Former Kosovo Liberation Army (KLA) members, whose names are on International Criminal Police Organisation (Interpol) arrest warrants issued by Serbia for alleged crimes including war crimes and terrorism, may find the answers to their dilemma within Kosovo’s institutions.
The latter have filed an appeal on behalf of some of those listed with the Interpol Liaison Office of the United Nations Mission in Kosovo (UNMIK). By filing this appeal on November 14, 2016, Kosovo Police requested the repeal of warrants for 20 former Kosovo Liberation Army (KLA) members, including Ramush Haradinaj, the former commander of the Dukagjini Operational Zone who was arrested in France last month.
The leader of the Alliance for the Future of Kosovo (AAK), who was detained at Basel-Mulhouse Freiburg airport based on a 2004 Interpol warrant issued by Belgrade, is currently on police bail, awaiting a court decision on whether he will be extradited to Serbia. A second hearing will take place today, after an initial hearing delayed the decision while it reviewed all of the evidence.
Since Kosovo is not a member of Interpol, its institutions cannot communicate directly with this organization. Communication must instead be made through UNMIK, which according to U.N. Security Council Resolution 1244, has the mandate to facilitate and mediate in this communication and in other communication with international organizations that do not recognize Kosovo’s statehood.
When it comes to international arrest warrants, there is a possibility of their deletion in cases of a lack of evidence or legal basis. A Commission within Interpol reviews appeals that are submitted to it based on the organization’s Rules on the Processing of Data, and can rule to remove certain warrants.
Such an appeals process is currently underway for Haradinaj and another 19 individuals — including ruling Democratic Party of Kosovo (PDK) deputies as well as others outside of politics — who were included on a list submitted by Kosovo Police through UNMIK in November. The appeal was forwarded to Interpol’s General Secretariat in Lyon on December 14, precisely one month after it was submitted to UNMIK.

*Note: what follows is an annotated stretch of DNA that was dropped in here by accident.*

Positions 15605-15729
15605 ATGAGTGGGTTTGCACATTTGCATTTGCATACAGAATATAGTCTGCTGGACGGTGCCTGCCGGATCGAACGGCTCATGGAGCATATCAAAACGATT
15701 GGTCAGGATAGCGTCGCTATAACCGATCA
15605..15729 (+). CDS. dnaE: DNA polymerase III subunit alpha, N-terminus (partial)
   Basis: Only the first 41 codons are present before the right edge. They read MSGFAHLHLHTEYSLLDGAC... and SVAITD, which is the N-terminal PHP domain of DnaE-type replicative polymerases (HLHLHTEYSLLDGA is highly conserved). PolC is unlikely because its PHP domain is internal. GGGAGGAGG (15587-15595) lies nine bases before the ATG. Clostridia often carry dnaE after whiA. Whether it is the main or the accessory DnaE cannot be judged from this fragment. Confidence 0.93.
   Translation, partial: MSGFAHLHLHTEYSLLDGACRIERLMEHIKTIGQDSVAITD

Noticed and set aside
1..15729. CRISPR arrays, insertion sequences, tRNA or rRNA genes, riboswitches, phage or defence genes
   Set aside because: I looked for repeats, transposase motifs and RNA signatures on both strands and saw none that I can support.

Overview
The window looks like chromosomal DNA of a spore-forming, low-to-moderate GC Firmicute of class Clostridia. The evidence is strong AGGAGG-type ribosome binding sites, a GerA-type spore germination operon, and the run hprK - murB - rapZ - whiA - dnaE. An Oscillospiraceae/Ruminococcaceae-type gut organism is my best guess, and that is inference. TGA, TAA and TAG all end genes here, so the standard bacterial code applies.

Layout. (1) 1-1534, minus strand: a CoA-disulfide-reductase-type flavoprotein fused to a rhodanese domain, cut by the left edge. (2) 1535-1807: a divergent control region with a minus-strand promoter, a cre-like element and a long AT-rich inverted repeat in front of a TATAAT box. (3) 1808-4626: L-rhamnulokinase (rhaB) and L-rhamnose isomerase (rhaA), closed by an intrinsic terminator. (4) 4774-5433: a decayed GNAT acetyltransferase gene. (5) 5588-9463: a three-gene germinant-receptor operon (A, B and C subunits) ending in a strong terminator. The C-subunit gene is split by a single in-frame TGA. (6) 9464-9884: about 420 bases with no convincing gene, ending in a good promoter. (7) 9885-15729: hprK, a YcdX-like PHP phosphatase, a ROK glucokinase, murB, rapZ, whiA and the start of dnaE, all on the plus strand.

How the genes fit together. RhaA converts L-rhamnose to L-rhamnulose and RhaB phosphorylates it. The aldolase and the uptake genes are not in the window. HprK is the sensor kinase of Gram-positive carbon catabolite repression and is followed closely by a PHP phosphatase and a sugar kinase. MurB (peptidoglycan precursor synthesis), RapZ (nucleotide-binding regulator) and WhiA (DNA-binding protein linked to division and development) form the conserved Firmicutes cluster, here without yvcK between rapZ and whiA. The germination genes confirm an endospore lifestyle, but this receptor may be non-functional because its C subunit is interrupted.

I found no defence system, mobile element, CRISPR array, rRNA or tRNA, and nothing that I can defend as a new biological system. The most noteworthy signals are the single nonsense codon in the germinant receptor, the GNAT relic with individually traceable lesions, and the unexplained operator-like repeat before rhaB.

“In accordance with UNMIK’s role under Security Council Resolution 1244, in December 2016 UNMIK facilitated a submission by the Kosovo authorities to INTERPOL, raising legal issues on a number of cases including Mr. Haradinaj,” Sanam Dolatshahi from UNMIK’s Press Office confirmed for K2.0.
Authorities in Kosovo are still waiting for a reply.
This is, nonetheless, not the first appeal that Kosovo’s institutions have addressed to Interpol, through UNMIK. In 2015, Kosovo Police also drafted a list of dozens of former KLA members with Belgrade-issued Interpol arrest warrants against them, which was sent to the Ministry of Justice as per the internal process in place at that time.
Following suggestions from police sources that names of some individuals were selectively removed by the Ministry of Justice for political reasons, K2.0 asked the Ministry to release the list that it forwarded to UNMIK (to be passed onto Interpol). However, despite multiple requests over the course of three weeks, the Ministry of Justice failed to release the requested document, or to provide a statement.
Democratic League of Kosovo (LDK) Assembly deputy, Nuredin Ibishi, is one of those warranted by Serbia through Interpol, having been accused of ethnic cleansing and drug trafficking when he was a KLA officer known as “Commander Leka” in 1999. Now a member of Kosovo’s Parliamentary Commission for Overview of Internal Affairs and Security, he suggests that despite the issue having been discussed on a number of occasions, much more should have been done to appeal the Interpol warrants against former KLA members, and that Kosovo is always a step behind Belgrade when it comes to this issue.
Ibishi says that he has encountered several problems when traveling abroad, and questioned why prominent Democratic League Of Kosovo (PDK) members who have had Interpol warrants issued for them in the past don’t have the same problems.
“It seems [they are] politically motivated [appeals to Interpol], since we are talking about people that are part of PDK and have never been arrested,” he said, referring to cases such as the current head of PDK, Kadri Veseli, and his predecessor Hashim Thaci; neither has been arrested on a Belgrade-issued Interpol warrant, despite both regularly traveling abroad.